Connect with us


All About Edinburgh – World Snooker



One of the UK’s great cities will host the BetVictor Scottish Open next month – here’s everything you need to know about Edinburgh if you are planning a trip to the tournament.

By Tomos Wyn Jones

Gary Wilson will be defending the title at the Meadowbank Sports Centre, the scene of his greatest moment in snooker as he beat Joe O’Connor in last year’s final. This time the event runs from December 11 to 17 and the field is packed with snooker’s biggest names – for the full draw click here.

Tickets from just £15 are on sale now but must be booked fast – Click here for details.

Getting to Edinburgh
By car, head into the city on the A1. Or leave your car at a Park and Ride site and take a bus or train into the city centre. Edinburgh train station is a 15-minute bus from the venue. For those travelling from international destinations, the nearest airport is just outside Edinburgh, which is an hour commute via public transport. For more information on travel, click here.

The Venue
Meadowbank Sports Centre was at the heart of sport and physical activity in Edinburgh for almost 50 years until it closed in 2017. It hosted two Commonwealth Games along the way in 1970 and 1986 – the first venue to host the Games twice. In 2022 it reopened after a £47 million refurbishment. The new venue supports accessible participation and has improved indoor facilities including two multi-sport games halls with seating, three fitness studios and a gym with triple the number of exercise stations.

What to do?
Edinburgh is the capital of Scotland, and the second largest city in the country by size and population behind Glasgow. There is so much to do in this world renowned location.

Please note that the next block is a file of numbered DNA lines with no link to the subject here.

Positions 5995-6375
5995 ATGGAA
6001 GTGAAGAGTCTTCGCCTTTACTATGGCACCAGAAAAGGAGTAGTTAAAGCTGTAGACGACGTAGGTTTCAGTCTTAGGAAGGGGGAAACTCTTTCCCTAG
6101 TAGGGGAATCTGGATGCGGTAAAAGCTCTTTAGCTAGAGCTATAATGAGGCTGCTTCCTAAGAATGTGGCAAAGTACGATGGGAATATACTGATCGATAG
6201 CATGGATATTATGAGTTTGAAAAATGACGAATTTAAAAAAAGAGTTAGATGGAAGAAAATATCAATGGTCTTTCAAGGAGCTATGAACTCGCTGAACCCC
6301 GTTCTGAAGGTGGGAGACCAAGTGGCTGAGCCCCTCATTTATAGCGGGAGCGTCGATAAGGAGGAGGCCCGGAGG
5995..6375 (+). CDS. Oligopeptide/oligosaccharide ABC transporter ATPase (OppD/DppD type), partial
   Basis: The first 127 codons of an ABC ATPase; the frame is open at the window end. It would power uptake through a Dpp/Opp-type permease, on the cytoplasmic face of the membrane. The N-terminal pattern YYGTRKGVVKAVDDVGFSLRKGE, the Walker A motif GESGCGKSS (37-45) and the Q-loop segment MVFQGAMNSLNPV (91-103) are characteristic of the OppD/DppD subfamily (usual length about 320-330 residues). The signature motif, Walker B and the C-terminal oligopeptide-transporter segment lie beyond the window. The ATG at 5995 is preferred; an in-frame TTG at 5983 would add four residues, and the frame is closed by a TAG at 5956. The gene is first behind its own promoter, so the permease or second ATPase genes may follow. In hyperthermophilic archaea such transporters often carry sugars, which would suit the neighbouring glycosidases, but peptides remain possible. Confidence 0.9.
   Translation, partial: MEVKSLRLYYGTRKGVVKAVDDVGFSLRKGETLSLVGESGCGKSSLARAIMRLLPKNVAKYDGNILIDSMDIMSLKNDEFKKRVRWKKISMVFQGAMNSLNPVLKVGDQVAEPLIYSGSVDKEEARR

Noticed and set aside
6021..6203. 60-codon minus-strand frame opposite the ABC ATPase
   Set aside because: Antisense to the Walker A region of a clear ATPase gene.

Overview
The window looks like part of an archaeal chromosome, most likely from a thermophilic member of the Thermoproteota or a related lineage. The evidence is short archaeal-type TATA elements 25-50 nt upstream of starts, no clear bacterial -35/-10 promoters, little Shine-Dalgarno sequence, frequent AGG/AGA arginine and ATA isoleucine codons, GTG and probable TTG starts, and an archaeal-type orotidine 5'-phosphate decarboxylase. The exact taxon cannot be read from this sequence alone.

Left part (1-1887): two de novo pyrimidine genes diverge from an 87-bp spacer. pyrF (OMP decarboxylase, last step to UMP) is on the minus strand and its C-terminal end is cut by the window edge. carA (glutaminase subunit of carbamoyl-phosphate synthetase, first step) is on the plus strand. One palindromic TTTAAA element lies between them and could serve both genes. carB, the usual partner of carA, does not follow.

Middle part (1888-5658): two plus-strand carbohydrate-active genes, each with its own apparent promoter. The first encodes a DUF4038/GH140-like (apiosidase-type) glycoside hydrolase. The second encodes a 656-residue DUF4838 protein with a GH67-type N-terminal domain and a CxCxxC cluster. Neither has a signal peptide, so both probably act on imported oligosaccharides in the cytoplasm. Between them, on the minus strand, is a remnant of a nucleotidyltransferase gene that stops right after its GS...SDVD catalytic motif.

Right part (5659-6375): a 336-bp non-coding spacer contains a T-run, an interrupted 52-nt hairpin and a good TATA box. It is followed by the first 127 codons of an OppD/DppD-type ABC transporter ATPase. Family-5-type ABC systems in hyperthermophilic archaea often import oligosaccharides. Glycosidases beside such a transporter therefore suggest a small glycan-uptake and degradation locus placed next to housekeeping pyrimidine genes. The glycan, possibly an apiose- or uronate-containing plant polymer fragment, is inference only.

Edinburgh Castle
Located a 12-minute drive away from the Meadowbank Centre, this historic castle was voted top UK Heritage Attraction in the British Travel Awards and it is Scotland’s number one paid-for tourist attraction. The castle houses the Crown Jewels of Scotland, the Stone of Destiny and the National War Museum. Tickets start at £11.40, with free entry for under-16s when accompanied by an adult.

National Museum of Scotland
Opened in 1998, this museum tells the country’s history from the earliest times to the present day. Originally a Victorian building, the site has been redeveloped to become a vibrant museum for the world of today, providing new facilities and exhibiting ground-breaking technologies. Located a 15-minute bus ride from the arena, it is an entertaining and educational day out for people of all ages. It is open daily from 10am to 5pm and entry is free.

Palace of Holyroodhouse
The official residence of the British monarch in Scotland since the 16th century, this is the site to learn about great historic figures from Mary Queen of Scots to Bonnie Prince Charlie. Open all year round, it stands at the end of Edinburgh’s Royal Mile, a 20-minute walk away from the venue. Advance tickets for adults are £18.

For more information on these attractions and much more click here or here or here.

Local Food and Drink
No trip to Scotland is complete without trying a Haggis supper, which consists of minced offal, onion, oatmeal, suet and spices mixed in stock. Haggis can be boiled, baked or deep fried, and is claimed by many to be the official meal of Scotland. Smoked Salmon is also another popular dish, given its flavour by the use of oak-barrels during the smoking process. And check out the Scotch Whisky Experience to find out all about Scotland’s most famous drink.

For a list of restaurants and places to eat in Edinburgh, click here.

Continue Reading
Click to comment

Leave a Reply

Your email address will not be published. Required fields are marked *